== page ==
These strategies are the immediate ways to fight ISIS but we need to think about the big picture. How is ISIS primarily funded? To put simply, they are funded by oil (which provides them with 1.5 million dollars a day) that is purchased by developed countries. Let’s cut off their funding by decreasing our dependence on oil. How can we do this? Increase subsidies for renewable energy and invest in American infrastructure like we did during the New Deal. Where are we going to get the money for that? Stop subsidizing coal and decrease our military budget (which is the largest in the world by far) since we don’t need to fund expensive ground invasions. If we do this, terrorist groups like ISIS will have far less money and be greatly handicapped in their organizational capabilities. With the funding taken away all ISIS would have left is their radical ideology. How can we prevent people from being radicalized? The best way to do this is by giving them jobs. A young man who believes he can provide for himself and his family will be much less likely to join a radical gang. ISIS’s main recruitment tool is the promise of a well-functioning society for all its members-complete with hospitals, entertainment, libraries, and “jobs.” Of course, to give people jobs there needs to be a non-corrupt government, outside investment, infrastructure, and many other complex variables. These things take time to develop but the US can assist with this through investment (private/public), education, and domestic polices that support income equality. Lastly, what can you do as an individual to fight ISIS? Educate yourself about ISIS, Islam, and the history of the Middle East. Study history and realize how many times we repeat the same mistakes. Don’t group all Muslims as terrorists and think they shouldn’t live in the US. Oddly enough, ignorance is the hotbed that fuels the misinformed policy’s of both ISIS and America-be different…use your brain.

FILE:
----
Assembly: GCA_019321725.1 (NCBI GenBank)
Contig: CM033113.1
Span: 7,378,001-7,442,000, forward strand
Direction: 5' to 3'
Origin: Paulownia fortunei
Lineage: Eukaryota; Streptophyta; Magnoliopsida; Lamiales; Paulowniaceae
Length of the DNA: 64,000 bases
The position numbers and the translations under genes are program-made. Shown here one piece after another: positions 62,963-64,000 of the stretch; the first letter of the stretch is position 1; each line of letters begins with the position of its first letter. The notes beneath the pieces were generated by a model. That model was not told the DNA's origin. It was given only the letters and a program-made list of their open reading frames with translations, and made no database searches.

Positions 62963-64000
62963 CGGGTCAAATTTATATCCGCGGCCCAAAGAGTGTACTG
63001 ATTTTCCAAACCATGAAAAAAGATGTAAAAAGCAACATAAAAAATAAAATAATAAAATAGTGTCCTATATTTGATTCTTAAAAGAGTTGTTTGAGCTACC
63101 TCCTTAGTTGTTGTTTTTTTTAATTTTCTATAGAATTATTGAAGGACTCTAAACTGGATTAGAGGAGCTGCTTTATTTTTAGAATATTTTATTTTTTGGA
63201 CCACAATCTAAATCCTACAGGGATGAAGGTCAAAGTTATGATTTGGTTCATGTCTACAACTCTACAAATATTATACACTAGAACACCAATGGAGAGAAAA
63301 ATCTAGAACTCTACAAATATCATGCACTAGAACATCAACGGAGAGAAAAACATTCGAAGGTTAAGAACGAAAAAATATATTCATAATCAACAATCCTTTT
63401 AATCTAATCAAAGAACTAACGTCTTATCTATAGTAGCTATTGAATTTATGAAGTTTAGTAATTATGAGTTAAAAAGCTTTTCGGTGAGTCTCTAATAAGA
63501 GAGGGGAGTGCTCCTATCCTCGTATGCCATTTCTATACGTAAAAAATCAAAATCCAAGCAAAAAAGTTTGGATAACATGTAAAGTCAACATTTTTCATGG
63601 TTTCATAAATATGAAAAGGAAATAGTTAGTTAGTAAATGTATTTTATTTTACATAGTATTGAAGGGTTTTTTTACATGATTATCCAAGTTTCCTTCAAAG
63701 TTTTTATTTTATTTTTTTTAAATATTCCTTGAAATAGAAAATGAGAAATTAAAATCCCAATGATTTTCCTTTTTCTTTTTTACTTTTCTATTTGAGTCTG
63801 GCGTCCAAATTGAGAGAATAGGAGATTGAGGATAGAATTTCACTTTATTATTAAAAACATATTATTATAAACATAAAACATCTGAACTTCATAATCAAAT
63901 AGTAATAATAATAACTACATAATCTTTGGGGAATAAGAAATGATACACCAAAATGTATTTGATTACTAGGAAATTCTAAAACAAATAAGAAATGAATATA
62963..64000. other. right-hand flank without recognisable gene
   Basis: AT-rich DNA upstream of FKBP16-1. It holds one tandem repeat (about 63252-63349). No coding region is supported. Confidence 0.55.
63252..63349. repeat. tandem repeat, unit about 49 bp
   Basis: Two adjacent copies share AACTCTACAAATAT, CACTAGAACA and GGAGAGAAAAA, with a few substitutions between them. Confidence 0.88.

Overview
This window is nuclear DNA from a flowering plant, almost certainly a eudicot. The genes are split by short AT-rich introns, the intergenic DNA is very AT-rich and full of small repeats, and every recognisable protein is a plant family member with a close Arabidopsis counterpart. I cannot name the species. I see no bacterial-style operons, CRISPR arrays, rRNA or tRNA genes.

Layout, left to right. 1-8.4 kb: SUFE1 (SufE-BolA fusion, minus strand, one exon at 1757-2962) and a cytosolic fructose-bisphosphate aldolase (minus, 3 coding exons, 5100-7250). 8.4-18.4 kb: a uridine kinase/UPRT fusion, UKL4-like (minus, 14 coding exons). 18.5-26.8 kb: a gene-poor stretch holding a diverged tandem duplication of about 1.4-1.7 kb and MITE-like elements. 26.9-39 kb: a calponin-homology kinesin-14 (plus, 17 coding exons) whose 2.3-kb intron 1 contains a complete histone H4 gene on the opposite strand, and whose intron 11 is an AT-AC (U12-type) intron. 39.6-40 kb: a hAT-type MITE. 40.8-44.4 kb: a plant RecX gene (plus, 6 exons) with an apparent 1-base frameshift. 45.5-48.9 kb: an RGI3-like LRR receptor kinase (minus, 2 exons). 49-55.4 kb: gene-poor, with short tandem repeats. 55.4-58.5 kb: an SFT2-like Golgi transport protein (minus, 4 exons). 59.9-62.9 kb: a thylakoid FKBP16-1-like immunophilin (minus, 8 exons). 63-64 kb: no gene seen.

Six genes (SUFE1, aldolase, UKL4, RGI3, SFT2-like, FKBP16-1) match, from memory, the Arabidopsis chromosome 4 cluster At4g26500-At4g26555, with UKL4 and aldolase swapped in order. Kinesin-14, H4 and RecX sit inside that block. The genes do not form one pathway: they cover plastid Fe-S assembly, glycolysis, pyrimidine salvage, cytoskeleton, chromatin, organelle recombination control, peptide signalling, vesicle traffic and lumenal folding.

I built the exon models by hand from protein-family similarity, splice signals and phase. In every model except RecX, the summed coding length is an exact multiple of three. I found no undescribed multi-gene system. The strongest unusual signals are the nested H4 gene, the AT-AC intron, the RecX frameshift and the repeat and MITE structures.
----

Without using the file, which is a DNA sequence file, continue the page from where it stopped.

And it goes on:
Celebrity Obsession and Kim Kardashian’s Butt